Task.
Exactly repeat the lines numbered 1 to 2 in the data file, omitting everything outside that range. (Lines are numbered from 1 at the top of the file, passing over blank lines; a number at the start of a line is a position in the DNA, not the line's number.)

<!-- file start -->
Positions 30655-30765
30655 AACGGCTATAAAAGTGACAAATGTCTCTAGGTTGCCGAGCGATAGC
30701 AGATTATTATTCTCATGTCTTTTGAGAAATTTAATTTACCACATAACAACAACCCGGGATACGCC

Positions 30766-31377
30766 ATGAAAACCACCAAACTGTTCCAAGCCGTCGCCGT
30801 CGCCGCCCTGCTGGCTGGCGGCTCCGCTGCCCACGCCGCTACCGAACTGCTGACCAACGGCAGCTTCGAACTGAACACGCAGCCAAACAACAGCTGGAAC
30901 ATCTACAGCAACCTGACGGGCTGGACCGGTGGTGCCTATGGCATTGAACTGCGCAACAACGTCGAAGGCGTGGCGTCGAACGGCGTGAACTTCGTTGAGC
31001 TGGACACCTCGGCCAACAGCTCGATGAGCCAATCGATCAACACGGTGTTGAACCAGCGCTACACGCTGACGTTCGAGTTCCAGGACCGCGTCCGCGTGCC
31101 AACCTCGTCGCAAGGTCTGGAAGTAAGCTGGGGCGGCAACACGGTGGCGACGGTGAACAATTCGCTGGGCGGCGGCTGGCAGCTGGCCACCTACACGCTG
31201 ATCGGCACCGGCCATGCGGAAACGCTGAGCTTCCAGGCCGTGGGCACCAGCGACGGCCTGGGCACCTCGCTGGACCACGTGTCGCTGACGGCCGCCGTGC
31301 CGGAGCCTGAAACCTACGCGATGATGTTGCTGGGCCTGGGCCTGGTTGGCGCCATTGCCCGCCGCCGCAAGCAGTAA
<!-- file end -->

Positions 30655-30765
30655 AACGGCTATAAAAGTGACAAATGTCTCTAGGTTGCCGAGCGATAGC